Google Maps.

Just a note, they also changed how navigating works. It's almost as if the map curves differently at different zooms. The physics is very cool but it is a little nauseating. It is very realistic, almost like spinning a globe, but I'm not sure if its more preferable.

There is a really good short youtube video about map projections and to understand the tradeoffs that are made to create them. https://www.youtube.com/watch?v=kIID5FDi2JQ

A couple of suggestions for improvements: 1) Use quaternions instead of Euler angles for rotation 2) Show latitude and longitude grid so it's easier to identify equator and polar regions, etc...

Langitude longitude grid would definitely make it easy to map it to the flag mercaretor projection.

One can easily also correlate why things on the pole look so big when you have evenly spaced latitudes in a sphere.

This was going to launch years ago with the vector rewrite, but it was only enabled for the globe mode (Earth/GL, complete with a simulation of the objects in the sky). Interesting timing.

> as east and west in all flat mappes -- and I am one -- are one, so death touches the resurrection

-- sermons of J Donne (as quoted by oppenheimer)

As neat as this is, it's kinda a crummy experience in a few expectation-breaking ways :\ Most notably perhaps: if you put your cursor on a spot on the globe and scroll, you don't zoom there. You zoom somewhere in between.

Mostly things that can be fixed in the future (except perhaps "requires multiple click-drags to go to the opposite side", where before you could see most/all of the world at once). But it still seems a bit more shiny than useful.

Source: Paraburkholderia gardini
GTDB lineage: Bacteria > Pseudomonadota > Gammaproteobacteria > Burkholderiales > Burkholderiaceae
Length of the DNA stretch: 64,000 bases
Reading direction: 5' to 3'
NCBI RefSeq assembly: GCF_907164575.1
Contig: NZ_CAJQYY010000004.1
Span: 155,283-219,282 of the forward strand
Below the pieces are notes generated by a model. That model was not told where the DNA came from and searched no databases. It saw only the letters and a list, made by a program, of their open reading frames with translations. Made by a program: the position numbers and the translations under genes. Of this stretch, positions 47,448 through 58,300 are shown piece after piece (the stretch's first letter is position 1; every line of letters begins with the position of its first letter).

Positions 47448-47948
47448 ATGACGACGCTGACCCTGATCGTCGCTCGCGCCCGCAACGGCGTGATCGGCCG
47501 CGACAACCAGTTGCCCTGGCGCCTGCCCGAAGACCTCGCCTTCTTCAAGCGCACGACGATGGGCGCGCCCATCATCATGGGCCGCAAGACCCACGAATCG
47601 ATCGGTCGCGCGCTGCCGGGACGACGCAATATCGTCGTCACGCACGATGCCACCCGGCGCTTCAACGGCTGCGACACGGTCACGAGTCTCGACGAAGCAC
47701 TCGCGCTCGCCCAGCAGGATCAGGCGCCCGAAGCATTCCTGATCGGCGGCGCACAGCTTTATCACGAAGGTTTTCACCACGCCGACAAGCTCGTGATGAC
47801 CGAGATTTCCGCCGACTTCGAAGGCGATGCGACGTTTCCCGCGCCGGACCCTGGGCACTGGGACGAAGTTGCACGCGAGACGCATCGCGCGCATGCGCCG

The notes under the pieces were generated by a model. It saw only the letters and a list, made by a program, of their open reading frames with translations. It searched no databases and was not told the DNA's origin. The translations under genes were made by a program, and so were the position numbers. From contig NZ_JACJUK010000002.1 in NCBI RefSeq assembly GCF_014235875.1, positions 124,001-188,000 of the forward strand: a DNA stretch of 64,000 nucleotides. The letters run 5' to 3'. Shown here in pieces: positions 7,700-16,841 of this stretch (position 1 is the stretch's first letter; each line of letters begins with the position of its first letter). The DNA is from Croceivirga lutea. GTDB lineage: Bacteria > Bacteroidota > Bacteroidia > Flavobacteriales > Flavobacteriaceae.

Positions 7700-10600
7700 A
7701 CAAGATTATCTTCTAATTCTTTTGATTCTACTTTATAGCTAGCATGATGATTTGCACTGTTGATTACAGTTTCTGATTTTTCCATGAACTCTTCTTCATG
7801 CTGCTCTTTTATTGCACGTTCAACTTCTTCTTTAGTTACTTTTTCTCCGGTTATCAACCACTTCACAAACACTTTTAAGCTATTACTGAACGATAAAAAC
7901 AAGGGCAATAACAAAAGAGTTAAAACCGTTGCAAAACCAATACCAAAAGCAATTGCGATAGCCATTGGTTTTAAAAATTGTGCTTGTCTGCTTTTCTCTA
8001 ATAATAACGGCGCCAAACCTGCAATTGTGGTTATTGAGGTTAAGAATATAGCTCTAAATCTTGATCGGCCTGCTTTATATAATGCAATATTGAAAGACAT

I am always amazed to see how ridiculously huge the african continent is. There are really huge countries over there.

Did the compass disappear? I'd like to still be able to rotate the map.

Apple Maps used to do this too. They took it away a few versions ago for reasons I don’t quite understand. I really liked the “Pale Blue Dot”-like overview of the Earth when zoomed out all the way.

Apple Maps (desktop version) still does this, but only in Satellite mode. Which feels very intuitive, to be honest.

Of course, the definitive pale blue dot image was not taken by a satellite, but rather a spacecraft on a hyperbolic trajectory.... ;).

But time is still a flat circle.

Question is, will it destroy my battery like satellite view does?

No, surprisingly it's not much more expensive to render than Mercator.

Yeah pretty surprising. Did a test, switched over to sat view and my fans ramped right up.

I am honestly surprised how Google has not released a GPS navigator to compete with TomTom or Garmin. It would absolutely demolish them in seconds.

They already have: the smart phone in everyone's pocket.